The concentration of lights and darks, which he adopts after studying Caravaggio and Diego Velázquez, is a very classical chiaroscuro, with characteristics that were slightly baroque. Enrique Grau’s colors are bold and bright as those used by Obregón, Negret, and Villamizar. Enrique Grau developed an approach to Modernism, which differentiates him greatly from other figurative artists in Latin America. His style was realist expressionism, but his works were filled with mythology, bright color, chiaroscuro, attention to detail and an array of objects, which together told a story. Storytelling and beauty acquired a significant connotation. As seen in “Rita 10:30am”, 1989, oil on canvas, a paraphernalia of objects on the table can be seen, and through them, we know about her habits, tastes and vices. Through her posture, attire and smirk, it would be assumed that she is a prostitute who is arranging her next meeting with a client on the phone. He had an impulse to decorate and add miscellaneous objects: cages, birds, flowers, butterflies, cupboards, fruits, keys, and hats filling up the canvas to the frame. “Horror vacui” can be appreciated in almost all of his works. A good example of this fear to the empty space can be appreciated in “La Coleccionista de Mariposas”, 1972, tempera over paper. The great amount of items in his pieces created an atmosphere of mystery and confusion. The scrupulous use of details to a point that seemed to be obsessive is very representative of his paintings. Grau appeared to need all the details and objects in order to tell a story that is never completely revealed. He once said that: “When I am asked to explain a painting, I don’t do it. Explaining it would be giving away the mystery.”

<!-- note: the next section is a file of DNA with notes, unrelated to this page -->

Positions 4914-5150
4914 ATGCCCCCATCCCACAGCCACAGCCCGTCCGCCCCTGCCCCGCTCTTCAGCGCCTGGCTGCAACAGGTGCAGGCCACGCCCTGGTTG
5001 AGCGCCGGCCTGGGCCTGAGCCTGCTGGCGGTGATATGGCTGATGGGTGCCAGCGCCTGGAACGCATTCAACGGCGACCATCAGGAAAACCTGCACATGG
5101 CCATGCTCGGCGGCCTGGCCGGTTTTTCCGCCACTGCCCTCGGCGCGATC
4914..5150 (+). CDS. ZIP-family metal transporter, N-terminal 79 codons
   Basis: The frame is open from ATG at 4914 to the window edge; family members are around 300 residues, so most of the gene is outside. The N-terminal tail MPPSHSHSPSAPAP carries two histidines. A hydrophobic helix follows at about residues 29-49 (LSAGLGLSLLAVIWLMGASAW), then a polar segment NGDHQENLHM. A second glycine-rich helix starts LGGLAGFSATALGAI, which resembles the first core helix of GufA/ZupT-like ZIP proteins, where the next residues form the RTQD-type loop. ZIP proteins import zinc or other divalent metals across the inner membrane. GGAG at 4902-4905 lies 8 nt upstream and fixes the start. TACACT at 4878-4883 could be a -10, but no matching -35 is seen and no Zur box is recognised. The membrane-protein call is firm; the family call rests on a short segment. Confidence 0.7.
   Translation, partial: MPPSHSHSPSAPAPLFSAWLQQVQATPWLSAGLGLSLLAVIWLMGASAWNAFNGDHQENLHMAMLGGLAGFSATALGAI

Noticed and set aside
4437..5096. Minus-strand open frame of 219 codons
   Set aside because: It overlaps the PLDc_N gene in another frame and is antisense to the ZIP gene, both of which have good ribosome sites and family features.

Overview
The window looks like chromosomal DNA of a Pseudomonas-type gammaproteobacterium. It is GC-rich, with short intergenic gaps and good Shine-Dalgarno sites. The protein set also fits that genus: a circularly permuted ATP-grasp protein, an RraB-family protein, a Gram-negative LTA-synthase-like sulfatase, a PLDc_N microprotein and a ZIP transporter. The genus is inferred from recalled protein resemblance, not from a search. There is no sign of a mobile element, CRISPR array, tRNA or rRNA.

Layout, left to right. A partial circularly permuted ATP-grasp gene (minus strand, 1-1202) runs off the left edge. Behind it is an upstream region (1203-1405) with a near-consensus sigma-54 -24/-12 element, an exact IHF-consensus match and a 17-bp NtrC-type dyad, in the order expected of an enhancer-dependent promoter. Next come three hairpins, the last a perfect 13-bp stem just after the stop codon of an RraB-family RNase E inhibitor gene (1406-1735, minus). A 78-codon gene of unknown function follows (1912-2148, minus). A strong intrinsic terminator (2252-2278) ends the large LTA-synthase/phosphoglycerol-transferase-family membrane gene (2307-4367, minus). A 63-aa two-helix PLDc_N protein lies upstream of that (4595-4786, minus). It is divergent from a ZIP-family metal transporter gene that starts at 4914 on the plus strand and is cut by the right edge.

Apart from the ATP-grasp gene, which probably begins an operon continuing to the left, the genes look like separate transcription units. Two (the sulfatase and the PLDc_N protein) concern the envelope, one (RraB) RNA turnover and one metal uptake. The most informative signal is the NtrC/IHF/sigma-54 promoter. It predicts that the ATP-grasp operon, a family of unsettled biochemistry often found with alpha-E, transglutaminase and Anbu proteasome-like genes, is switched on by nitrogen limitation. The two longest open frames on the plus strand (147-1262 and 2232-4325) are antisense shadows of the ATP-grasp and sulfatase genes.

Even though, Enrique Grau did not manage to reach worldwide fame, his work deserves to be more recognized in the international art market. Grau’s masterpieces are a testimony that modern art does not have to be abstract in order to be avant-garde. His works are an instrument of exalting the human nature in all of its aspects, and the result of a man’s background and history conveying a message of joy and cynicism to the world. He is proof that figuratism does not belong in the past, but can be an innovative approach to storytelling. It is necessary to comprehend our past in order to move forward towards the future. His legacy is a dignified tribute to humankind without judgment or intolerance. Enrique Grau, a precursor of Modern Figuratism, has used his distinctive style full of fresh ideas to serve as an inspiration for artists to imitate and appreciate for years to come.
Goodall, Donald, German Rubiano, and Bélgica Rodriguez. Enrique Grau: Artista Colombiano. [Santafé De Bogotá, D.C., Colombia]: Amazonas Editores, 1991. Print.
Rodríguez, Bélgica, Enrique Grau, Julio César. Flórez, and Jiménez Benjamín. Villegas. Enrique Grau: Homenaje. Bogotá, D.C., Colombia: Villegas Editores, 2003. Print.
Vida Y Obra Del Maestro Enrique Grau. Cartagena: Jaime Borda Martelo, 2009. Print.